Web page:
Bathing can be one of the activities of daily living that is most affected by dementia. There are many steps in the process of bathing which can seem very difficult for the person with dementia. Additionally, it is likely the person doesn’t remember the reason for bathing and it seems like an unnecessary intrusion into their day.
Resistance to bathing often escalates when someone tries to help. Getting undressed in front of another person is challenging for most people. So imagine what it’s like for someone who doesn’t understand what’s going on. Fortunately, there are things you can do to make the process easier.
Preparing the Space
First, prepare the bathroom in advance. Make sure it’s warm enough. If your loved one is taking a bath, fill the tub beforehand, using only two to three inches of water. Use familiar soaps and shampoos and have your loved one smell them as they get ready to bathe. Use some nice-smelling bubble bath and play some soft music. Make the bathroom familiar to them with a favorite bathrobe, towels or a picture they always had hanging in their bathroom. These can make a bath seem like a treat instead of a chore and can trigger the memory of needing to bathe.
Make sure the room is as safe as possible, with no slippery floors. Use nonskid mats in the tub or shower and make sure any rugs have nonskid backing. Once the bathroom is ready, let your loved one know in a soft, gentle voice. If your loved one does best when given choices, try this approach: “Would you like to take a bath or shower?” “Would you like to bathe now or in 15 minutes?”
When getting ready for their bath, let your loved one do as much as possible on their own. This will increase their feelings of independence and comfort and trigger their long-term memories. In the early stages of dementia, a simple reminder to bathe may be all that’s needed. As the disease progresses, however, you may need to verbally cue them through each step. Eventually, you may have to help them undress. When helping the person undress, wrap a towel around them for both privacy and warmth. If the resistance to removing clothing becomes extreme, allow the person to keep their clothes on. Once in the tub or shower, the heaviness may cause them to remove clothing on their own.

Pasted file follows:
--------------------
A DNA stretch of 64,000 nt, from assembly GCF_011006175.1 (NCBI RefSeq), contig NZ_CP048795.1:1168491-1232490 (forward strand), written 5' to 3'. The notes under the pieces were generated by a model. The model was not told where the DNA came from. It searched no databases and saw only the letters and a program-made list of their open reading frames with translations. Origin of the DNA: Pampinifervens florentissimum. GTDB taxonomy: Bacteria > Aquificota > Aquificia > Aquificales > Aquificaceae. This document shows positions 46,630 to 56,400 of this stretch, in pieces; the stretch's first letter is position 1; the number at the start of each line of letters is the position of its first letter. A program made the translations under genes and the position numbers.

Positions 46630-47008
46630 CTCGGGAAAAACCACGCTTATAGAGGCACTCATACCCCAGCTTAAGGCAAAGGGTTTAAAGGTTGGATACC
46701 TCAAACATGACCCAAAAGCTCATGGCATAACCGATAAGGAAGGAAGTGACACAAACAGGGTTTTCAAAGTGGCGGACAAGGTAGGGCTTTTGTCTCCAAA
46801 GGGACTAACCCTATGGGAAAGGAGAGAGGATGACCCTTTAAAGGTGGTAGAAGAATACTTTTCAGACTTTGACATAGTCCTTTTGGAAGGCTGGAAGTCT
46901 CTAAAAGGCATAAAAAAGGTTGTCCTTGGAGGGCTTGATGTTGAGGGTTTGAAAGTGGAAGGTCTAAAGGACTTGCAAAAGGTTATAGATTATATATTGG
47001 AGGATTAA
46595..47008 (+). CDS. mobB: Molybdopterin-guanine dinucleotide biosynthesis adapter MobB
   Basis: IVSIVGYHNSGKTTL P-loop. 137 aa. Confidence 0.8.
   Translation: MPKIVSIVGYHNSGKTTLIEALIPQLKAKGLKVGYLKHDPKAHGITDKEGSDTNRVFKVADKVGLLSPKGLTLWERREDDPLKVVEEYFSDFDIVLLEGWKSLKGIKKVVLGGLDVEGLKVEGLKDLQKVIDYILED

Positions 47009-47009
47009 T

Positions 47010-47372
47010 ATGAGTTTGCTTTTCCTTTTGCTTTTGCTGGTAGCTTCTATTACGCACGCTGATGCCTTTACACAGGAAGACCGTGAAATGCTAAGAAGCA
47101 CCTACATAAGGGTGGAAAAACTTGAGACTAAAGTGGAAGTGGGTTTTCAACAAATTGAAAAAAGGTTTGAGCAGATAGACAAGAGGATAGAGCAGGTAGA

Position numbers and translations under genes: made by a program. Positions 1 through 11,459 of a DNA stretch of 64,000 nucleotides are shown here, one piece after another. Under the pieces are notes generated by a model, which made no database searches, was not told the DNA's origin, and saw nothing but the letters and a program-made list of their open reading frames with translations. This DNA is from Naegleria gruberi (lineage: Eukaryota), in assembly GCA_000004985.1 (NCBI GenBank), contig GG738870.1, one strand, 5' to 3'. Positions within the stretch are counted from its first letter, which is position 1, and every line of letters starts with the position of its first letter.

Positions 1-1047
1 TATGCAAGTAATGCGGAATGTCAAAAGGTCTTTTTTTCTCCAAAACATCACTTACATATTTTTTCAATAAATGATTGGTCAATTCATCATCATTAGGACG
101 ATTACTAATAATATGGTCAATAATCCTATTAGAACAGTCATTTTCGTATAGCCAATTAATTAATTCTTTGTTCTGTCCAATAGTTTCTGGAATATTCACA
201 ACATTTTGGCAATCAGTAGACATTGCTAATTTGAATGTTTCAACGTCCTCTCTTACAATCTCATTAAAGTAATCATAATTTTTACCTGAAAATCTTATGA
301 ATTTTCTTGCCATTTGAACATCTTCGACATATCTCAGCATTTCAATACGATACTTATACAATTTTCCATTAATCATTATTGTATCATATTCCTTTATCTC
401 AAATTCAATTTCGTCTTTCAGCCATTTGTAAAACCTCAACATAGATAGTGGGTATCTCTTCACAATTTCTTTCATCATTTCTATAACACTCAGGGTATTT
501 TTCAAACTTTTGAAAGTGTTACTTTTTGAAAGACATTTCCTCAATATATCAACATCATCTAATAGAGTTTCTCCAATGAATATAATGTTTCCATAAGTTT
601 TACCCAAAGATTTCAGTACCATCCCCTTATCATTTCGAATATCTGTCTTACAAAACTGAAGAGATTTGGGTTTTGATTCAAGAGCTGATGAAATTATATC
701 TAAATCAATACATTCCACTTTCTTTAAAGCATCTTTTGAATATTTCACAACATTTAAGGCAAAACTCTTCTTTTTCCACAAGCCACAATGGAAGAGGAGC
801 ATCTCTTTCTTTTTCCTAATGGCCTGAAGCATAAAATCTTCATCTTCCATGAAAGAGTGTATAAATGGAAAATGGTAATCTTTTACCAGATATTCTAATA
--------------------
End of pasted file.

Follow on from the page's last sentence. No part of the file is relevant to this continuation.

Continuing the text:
Taking the Plunge
Once in the bath, again, let the person do as much as they can on their own. Coach them one step at a time: Put your feet in the tub. Sit down. Take the soap. Wash your arm. Help them by providing tactile clues such as touching the body part they should wash. If they are unable to wash themselves, give them a role, such as holding a washcloth or shampoo bottle. Be gentle, as their skin might be sensitive. Check all areas of the body for redness, sores and rashes. If you notice any of these things, seek immediate health care attention.
After the bath, have them sit down and place a towel or robe over their shoulders while you use another towel to dry them off. Pat the skin dry as opposed to rubbing. Give them a word of encouragement for having successfully completed a task. Saying “Now doesn’t that feel better?” will reinforce the idea that bathing is a pleasant activity.
Finally, try to set a regular schedule for bathing, so it becomes part of your loved one’s routine. If they become used to bathing at a certain time every day, they will become less resistant to it.